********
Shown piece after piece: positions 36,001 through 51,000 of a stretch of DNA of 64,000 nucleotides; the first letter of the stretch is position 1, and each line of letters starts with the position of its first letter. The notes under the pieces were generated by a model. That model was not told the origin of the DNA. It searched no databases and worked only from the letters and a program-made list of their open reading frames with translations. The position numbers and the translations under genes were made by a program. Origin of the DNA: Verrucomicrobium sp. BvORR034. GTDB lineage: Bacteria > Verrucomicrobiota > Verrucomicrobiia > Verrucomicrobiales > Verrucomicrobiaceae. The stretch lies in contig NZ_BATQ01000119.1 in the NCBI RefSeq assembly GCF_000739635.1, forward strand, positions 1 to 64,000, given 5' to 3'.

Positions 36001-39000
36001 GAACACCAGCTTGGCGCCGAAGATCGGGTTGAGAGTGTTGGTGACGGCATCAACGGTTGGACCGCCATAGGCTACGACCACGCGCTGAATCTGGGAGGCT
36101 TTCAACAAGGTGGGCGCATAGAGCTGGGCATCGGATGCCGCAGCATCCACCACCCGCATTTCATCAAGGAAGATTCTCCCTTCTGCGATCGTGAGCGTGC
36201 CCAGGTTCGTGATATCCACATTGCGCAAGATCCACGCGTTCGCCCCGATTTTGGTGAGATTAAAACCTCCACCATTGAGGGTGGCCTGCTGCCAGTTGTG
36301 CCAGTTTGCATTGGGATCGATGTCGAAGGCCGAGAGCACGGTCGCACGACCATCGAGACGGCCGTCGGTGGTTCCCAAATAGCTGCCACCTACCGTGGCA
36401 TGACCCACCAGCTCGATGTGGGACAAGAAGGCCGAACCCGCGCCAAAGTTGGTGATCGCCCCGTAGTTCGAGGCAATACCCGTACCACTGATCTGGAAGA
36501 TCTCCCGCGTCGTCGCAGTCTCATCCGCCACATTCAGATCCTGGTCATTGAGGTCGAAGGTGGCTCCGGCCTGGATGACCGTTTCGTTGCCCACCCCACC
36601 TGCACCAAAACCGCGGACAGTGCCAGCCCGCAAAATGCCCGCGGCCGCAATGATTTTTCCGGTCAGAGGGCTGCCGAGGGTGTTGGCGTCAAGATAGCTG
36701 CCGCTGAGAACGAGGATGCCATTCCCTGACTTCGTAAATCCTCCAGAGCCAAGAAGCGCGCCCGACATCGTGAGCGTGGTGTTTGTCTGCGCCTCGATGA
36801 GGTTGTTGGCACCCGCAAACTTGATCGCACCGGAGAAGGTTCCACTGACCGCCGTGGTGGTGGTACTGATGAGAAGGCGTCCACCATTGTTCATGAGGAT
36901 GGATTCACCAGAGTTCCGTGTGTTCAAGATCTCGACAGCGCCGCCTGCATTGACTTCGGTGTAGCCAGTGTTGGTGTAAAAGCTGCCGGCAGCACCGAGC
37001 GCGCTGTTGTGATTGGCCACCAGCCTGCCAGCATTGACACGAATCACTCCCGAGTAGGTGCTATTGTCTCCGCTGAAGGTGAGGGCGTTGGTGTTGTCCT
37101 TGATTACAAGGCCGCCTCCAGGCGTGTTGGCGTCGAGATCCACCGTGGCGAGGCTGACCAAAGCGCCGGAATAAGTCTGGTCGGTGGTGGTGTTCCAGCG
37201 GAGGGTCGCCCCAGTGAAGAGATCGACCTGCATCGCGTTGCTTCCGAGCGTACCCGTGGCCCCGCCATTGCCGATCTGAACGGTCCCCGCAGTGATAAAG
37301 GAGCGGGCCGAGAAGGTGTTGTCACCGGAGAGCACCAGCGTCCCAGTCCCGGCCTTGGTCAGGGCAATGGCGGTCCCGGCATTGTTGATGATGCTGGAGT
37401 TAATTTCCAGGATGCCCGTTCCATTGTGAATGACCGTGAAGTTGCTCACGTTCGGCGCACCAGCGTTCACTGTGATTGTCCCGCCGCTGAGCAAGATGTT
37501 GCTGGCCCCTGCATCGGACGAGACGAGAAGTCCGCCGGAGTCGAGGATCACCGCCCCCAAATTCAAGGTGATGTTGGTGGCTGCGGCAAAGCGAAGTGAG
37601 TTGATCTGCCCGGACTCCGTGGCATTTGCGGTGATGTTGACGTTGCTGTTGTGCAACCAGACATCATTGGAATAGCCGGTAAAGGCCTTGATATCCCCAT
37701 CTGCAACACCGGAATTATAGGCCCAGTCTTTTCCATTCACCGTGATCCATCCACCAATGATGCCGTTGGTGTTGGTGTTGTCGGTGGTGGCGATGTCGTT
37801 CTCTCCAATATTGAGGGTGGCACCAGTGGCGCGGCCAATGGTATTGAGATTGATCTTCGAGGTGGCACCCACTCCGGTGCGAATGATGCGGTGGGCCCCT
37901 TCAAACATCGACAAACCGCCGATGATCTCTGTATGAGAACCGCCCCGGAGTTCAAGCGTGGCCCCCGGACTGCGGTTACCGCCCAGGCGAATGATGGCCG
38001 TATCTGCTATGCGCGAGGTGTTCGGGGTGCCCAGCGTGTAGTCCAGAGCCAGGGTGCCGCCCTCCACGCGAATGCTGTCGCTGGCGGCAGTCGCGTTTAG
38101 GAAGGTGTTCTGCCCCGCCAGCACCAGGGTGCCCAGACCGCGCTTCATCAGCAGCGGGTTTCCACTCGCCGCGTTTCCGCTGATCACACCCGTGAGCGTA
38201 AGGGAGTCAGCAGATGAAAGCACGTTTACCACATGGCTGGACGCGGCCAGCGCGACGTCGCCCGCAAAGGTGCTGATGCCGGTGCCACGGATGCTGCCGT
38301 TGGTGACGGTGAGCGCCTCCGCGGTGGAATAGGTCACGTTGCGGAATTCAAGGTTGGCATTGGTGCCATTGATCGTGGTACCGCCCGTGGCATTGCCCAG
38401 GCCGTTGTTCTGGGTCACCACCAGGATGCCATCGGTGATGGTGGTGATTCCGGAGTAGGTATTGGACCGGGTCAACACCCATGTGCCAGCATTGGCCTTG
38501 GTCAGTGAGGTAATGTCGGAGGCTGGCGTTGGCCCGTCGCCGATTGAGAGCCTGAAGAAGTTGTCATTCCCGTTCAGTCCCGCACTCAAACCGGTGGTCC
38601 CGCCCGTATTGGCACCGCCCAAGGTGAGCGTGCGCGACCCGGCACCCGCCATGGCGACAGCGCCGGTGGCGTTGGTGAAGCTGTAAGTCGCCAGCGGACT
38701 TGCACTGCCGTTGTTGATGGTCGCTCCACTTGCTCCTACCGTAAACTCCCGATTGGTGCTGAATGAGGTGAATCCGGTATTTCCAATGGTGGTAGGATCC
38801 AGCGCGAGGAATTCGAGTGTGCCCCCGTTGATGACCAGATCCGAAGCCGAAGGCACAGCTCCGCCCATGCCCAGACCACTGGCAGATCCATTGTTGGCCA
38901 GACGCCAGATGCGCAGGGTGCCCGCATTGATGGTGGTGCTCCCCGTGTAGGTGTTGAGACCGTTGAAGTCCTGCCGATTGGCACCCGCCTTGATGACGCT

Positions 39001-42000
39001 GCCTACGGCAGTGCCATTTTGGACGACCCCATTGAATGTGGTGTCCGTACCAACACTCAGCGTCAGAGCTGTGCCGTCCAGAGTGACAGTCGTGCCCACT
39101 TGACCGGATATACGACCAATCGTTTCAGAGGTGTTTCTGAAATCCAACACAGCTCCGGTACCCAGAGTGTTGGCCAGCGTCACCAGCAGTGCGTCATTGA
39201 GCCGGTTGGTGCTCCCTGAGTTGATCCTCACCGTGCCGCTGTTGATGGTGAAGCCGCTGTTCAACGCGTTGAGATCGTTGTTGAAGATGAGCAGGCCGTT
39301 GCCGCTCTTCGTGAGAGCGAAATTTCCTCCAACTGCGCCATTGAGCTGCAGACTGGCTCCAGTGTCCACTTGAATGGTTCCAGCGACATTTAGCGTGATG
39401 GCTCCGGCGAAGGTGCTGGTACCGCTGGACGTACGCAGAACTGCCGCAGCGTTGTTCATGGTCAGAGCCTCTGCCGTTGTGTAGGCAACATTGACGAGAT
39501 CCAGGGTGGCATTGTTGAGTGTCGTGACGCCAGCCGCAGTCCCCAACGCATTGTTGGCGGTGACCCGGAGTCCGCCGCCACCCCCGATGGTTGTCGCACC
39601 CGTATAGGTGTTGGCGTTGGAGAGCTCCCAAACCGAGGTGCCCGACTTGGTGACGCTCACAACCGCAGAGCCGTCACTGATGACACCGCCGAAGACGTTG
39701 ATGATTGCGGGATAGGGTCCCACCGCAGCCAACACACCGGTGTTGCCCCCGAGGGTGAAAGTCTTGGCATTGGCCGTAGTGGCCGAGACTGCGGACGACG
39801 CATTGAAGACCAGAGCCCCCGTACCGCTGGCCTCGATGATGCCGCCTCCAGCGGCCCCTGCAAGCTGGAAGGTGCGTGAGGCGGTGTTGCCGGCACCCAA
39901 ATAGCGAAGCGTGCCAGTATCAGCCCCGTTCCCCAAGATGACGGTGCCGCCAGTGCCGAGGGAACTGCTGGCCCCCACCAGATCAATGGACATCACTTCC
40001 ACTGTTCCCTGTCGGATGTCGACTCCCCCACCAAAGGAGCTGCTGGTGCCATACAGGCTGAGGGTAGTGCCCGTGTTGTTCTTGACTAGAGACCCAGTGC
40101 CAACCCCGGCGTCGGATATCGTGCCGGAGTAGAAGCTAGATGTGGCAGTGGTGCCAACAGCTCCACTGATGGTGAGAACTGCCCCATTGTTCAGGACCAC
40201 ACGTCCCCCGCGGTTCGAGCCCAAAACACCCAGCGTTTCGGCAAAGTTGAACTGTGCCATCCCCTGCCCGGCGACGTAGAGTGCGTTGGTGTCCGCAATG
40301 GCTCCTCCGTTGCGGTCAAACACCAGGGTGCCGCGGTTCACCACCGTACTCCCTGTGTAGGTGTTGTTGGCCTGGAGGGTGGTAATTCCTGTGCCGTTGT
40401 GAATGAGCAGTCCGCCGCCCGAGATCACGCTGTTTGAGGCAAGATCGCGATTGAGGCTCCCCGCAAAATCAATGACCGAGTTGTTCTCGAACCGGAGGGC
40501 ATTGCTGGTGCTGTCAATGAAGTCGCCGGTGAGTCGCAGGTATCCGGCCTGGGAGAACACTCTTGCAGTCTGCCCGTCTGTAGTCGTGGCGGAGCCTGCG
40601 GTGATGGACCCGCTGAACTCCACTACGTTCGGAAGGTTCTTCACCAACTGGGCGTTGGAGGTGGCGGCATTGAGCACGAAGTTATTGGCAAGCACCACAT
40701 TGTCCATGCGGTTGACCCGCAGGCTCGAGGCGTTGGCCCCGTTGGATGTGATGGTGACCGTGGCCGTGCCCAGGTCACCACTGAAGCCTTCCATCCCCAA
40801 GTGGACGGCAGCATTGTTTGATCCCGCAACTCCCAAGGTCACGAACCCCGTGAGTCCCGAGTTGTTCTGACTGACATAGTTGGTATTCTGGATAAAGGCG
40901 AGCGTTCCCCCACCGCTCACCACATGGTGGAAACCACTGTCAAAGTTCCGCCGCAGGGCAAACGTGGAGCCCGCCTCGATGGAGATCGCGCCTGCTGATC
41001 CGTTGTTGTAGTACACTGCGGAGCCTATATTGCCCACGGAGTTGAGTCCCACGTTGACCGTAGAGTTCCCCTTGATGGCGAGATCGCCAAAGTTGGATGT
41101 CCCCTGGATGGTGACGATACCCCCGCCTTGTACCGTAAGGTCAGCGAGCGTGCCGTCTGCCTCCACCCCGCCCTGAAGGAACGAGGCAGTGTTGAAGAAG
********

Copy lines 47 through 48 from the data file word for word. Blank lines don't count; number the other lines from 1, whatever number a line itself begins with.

40301 GCTCCTCCGTTGCGGTCAAACACCAGGGTGCCGCGGTTCACCACCGTACTCCCTGTGTAGGTGTTGTTGGCCTGGAGGGTGGTAATTCCTGTGCCGTTGT
40401 GAATGAGCAGTCCGCCGCCCGAGATCACGCTGTTTGAGGCAAGATCGCGATTGAGGCTCCCCGCAAAATCAATGACCGAGTTGTTCTCGAACCGGAGGGC